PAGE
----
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MASKS: A DIFFERENT FACE TO THE WORLD

Our new 'The Art of Perception' blog series, written by Cynthia Allen, is concerned with theater, design and music and explores people's reactions to uncertainty through the lens of 'Perception'. Beginning with how images associated with this never-before-experienced time, such as 'masks' or 'social distance', came into common usage, visually and otherwise, our blog will focus on a theme associated with people's cultural response to and perception of COVID-19.

Pandemics tend to focus the mind. To analyze art in the wake of the novel COVID-19 presents an opportunity to look at how different modes of perception - uncertainty, vulnerability, injustice, aloneness, communication, etc. - relate to various types of art forms. Much like the Bubonic plague transformed art history in the 1300s, COVID-19 has had a profound impact on the world, and in just a few months changed art perceptions.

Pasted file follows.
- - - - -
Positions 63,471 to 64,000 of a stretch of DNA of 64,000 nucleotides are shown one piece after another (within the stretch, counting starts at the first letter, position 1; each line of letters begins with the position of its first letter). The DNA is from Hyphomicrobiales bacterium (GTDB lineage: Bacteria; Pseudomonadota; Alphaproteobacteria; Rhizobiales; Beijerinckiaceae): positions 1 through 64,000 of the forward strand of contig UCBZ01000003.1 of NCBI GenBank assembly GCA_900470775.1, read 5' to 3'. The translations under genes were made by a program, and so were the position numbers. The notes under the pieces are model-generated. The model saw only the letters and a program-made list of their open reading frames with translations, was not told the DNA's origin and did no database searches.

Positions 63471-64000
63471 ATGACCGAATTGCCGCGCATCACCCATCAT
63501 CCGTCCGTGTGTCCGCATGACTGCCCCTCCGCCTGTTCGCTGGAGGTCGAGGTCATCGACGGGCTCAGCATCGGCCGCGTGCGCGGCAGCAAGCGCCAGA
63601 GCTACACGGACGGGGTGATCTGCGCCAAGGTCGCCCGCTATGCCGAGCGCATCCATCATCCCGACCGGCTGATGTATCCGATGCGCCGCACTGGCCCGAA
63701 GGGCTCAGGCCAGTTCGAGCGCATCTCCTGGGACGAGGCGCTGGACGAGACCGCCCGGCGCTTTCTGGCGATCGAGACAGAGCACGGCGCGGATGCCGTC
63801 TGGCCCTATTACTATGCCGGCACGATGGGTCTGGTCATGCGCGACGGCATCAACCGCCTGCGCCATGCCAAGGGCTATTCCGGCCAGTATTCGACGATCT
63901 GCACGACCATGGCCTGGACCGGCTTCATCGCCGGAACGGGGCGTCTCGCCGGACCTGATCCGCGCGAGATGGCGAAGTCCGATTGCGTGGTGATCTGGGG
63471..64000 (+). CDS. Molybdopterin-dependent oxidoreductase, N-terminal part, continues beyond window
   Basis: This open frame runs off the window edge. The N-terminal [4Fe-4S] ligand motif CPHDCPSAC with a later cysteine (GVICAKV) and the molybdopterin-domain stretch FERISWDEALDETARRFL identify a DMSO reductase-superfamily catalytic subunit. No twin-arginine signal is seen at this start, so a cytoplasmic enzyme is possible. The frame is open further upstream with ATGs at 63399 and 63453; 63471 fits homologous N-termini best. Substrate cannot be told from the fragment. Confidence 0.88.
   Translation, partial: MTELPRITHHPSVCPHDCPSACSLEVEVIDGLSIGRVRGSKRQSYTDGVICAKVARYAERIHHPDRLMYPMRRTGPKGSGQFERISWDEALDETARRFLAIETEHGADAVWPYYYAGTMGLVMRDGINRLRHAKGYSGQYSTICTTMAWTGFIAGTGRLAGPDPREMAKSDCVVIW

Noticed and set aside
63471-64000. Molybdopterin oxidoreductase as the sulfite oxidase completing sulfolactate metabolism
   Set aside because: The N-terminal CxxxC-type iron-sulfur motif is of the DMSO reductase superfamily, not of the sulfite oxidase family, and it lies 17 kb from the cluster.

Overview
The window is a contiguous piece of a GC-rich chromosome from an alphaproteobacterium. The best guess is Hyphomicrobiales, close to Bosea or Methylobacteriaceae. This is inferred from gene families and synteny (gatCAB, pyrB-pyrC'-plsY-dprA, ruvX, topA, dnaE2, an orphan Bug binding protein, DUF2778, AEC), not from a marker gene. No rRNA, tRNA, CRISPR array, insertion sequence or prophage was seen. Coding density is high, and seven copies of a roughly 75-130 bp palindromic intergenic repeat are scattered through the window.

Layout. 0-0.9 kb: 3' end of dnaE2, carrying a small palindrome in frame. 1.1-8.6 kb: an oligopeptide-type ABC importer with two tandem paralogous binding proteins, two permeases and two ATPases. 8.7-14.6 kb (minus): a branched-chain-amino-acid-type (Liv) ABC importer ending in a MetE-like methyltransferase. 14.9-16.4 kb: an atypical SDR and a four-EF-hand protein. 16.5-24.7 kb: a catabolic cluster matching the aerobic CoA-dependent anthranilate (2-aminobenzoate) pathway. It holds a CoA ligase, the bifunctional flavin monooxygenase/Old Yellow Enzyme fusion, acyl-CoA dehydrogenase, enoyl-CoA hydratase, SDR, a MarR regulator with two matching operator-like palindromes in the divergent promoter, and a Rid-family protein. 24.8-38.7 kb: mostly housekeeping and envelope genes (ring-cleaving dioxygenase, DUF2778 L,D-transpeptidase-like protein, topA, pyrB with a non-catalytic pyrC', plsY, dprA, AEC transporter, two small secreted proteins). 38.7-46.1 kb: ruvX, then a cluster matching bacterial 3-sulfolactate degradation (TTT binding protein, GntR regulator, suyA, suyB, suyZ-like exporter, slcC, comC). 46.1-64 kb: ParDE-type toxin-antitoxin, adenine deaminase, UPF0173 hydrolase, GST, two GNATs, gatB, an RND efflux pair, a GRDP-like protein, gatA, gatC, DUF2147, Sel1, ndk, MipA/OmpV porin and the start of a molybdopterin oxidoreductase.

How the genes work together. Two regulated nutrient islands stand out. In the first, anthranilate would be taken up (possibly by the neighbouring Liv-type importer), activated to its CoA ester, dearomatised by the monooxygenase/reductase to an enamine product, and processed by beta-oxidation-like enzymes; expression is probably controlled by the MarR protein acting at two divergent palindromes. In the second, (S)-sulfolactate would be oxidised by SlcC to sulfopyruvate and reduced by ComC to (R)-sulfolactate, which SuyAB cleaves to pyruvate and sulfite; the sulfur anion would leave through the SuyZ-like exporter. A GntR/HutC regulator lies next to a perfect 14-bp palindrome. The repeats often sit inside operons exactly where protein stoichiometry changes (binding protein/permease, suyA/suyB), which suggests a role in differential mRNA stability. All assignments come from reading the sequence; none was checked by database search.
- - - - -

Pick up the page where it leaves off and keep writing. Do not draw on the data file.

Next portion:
Even more than hand cleaner and sanitizing wipes, the mask is perceived as being COVID-19's 'face to the world'; a symbol for people's encroaching fears, their powerlessness to safeguard themselves, their need to disguise themselves, and also their desire to move forward in a positive way. The mask can represent an image that suggests hiding but also promotes communicating in optimistic and innovative ways.

In Medieval Italy, the word 'mask' derived from 'maschera (Medieval Latin)', a covering of the face (with slits for the eyes and nose), shielding or guarding a person against being seen by others. Mask, as a term, was first used in English in the 1530s. The mask has evolved in its usage over time and has been employed in many diverse ways: as armor, decoration, camouflage, entertainment, performance, and for religious rituals or pagan ceremonies since before 9,000 B.C. Ancient Greek festivals, Dionysus cults and Roman Bacchanals / Carnivals utilized masks so that frenzied behavior would not be recognized. In Ancient Rome (ca. 700 B.C.), the word persona was analogous to a mask and has become synonymous with theatrical masks. In the Middle Ages until the 1800s, sculptors cast keepsakes of the dead - people’s faces - and Death Masks came into vogue for both royalty and celebrated persons in politics and the arts, among others. There are myriads of ways that masks have been as part of culture and society.